Dismiss Notice
Join Physics Forums Today!
The friendliest, high quality science and math community on the planet! Everyone who loves science is here!

Homework Help: Magnetic field on a slope

  1. Oct 27, 2005 #1
    :uhh: The two conducting rails in the drawing are tilted upwards so they make an angle of 30.0° with respect to the ground. The vertical magnetic field has a magnitude of 0.048 T. The 0.22 kg aluminum rod (length = 1.6 m) slides without friction down the rails at a constant velocity. How much current flows through the bar? p21-35.gif

    ok so i'm really completely lost here, but let me give you guys what i'm thinking, see if you could lead me in the right direction

    I'm expecting that you don't use that 30 degrees as part of F= ILB sin(theta), but rather you use it to find force with F=ma right? if thats the case, how would you find the acceleration? would it just be 9.8 for gravity, or would it be something else because you're not going straight down...... but then i have a problem with velocity being constant, which means there would be no acceleration.... but there has to be gravity.......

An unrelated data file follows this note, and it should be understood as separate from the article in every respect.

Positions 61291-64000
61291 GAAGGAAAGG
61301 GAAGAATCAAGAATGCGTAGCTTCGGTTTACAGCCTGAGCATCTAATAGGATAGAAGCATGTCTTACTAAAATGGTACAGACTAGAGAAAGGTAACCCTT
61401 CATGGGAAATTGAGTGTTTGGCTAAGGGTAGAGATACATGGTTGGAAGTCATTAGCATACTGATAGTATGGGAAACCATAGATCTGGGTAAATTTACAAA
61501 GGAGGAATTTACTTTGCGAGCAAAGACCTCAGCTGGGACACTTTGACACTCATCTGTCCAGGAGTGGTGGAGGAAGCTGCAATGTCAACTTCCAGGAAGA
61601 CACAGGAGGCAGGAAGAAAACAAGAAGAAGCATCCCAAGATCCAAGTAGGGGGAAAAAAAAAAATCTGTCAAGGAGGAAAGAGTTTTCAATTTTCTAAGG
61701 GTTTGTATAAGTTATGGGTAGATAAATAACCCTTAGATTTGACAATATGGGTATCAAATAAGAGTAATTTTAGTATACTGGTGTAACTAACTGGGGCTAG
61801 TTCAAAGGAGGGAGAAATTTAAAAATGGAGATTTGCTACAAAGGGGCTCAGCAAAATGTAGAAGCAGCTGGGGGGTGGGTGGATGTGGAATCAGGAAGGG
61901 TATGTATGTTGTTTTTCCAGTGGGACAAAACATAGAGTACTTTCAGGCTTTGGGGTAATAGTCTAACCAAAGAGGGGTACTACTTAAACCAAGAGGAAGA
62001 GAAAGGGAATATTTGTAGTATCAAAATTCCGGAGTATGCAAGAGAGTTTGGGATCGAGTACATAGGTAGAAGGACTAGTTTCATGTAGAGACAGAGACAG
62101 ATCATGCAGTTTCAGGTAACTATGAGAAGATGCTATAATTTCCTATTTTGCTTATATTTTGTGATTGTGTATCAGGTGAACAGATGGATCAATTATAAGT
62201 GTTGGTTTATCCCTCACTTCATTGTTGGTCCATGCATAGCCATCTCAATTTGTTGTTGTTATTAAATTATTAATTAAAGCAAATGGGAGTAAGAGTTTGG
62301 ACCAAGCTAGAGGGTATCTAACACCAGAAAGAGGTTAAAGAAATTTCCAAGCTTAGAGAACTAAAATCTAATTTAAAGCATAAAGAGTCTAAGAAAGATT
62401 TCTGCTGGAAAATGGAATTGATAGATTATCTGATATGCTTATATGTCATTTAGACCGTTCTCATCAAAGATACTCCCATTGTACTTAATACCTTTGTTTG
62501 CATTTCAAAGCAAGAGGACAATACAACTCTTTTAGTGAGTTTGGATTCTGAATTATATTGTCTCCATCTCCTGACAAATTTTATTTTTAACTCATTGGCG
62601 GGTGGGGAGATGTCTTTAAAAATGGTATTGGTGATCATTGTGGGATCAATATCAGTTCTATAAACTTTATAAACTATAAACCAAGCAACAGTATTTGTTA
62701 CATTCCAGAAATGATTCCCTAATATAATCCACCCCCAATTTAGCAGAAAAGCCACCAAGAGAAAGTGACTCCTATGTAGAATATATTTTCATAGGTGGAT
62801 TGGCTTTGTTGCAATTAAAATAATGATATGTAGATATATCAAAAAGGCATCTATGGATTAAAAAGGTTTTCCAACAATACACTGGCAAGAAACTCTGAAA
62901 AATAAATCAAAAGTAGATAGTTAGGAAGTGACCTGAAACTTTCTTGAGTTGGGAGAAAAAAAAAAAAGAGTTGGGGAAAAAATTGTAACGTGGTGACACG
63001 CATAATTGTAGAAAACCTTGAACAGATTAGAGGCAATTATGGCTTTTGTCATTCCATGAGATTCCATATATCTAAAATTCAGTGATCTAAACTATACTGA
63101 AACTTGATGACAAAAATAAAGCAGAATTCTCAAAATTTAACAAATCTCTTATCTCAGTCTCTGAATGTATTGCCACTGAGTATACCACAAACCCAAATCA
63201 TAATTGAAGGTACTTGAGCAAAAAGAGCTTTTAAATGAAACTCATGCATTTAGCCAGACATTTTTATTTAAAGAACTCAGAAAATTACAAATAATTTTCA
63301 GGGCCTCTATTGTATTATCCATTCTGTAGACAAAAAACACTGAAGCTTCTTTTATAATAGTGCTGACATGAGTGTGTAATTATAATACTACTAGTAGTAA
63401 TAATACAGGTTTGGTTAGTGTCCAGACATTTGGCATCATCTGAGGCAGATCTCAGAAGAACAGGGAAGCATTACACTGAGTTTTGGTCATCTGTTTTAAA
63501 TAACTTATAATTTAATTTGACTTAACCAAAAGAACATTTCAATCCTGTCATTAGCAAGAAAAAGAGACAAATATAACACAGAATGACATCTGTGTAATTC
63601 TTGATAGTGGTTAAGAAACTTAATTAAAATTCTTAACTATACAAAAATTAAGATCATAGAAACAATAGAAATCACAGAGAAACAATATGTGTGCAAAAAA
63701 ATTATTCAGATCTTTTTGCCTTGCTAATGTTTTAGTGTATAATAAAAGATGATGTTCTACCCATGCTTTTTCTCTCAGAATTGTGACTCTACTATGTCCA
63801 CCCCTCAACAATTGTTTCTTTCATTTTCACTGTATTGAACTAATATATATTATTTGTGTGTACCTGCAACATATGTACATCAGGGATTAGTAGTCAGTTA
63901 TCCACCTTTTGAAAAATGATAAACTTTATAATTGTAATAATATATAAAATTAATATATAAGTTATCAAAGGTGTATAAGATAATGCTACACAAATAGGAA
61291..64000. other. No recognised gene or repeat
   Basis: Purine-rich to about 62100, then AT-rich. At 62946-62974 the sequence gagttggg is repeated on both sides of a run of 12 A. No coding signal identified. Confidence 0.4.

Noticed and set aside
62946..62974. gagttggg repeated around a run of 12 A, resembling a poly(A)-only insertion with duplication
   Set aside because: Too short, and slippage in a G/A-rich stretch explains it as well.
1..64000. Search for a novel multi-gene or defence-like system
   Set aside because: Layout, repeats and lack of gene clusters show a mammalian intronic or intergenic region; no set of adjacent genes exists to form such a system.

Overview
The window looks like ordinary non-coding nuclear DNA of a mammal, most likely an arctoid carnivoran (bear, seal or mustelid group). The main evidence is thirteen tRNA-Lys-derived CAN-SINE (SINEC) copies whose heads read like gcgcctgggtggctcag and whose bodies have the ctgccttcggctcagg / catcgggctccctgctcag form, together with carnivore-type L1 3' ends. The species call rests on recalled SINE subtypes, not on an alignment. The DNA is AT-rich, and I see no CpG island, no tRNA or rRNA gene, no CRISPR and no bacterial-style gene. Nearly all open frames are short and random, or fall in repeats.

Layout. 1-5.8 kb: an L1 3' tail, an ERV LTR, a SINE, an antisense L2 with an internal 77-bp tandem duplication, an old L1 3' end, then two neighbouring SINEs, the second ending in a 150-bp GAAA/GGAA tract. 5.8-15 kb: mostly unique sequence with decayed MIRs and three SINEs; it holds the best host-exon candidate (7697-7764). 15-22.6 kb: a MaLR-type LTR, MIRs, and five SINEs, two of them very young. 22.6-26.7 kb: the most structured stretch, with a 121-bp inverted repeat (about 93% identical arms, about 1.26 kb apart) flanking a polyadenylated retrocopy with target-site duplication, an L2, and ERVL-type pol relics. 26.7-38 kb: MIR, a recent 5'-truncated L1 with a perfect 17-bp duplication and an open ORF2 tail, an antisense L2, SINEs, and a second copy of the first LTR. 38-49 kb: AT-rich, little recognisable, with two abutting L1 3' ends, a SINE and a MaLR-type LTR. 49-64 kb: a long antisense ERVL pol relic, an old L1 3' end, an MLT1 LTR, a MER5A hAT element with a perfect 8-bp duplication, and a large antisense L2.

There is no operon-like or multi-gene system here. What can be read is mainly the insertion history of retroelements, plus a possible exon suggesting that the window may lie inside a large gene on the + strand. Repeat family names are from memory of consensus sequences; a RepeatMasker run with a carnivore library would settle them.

(i'm sorry if i seem all over the place :confused: just confused)

    so here's what i've done and it didn't work


    F= .22 * 9.8sin30
    F= 1.078
    F= I L B sin(theta)
    1.078= I 1.6*.048 sin 90
    I =14.036

    thats not the right answer, but to me that seems the only logical way to go about answering this problem.... any info would help thank you!
  2. jcsd
  3. Oct 27, 2005 #2
    Nevermind i figured it out, its sin(60), not sine of 30 or 90.... you can kill this thread if you wish!
Share this great discussion with others via Reddit, Google+, Twitter, or Facebook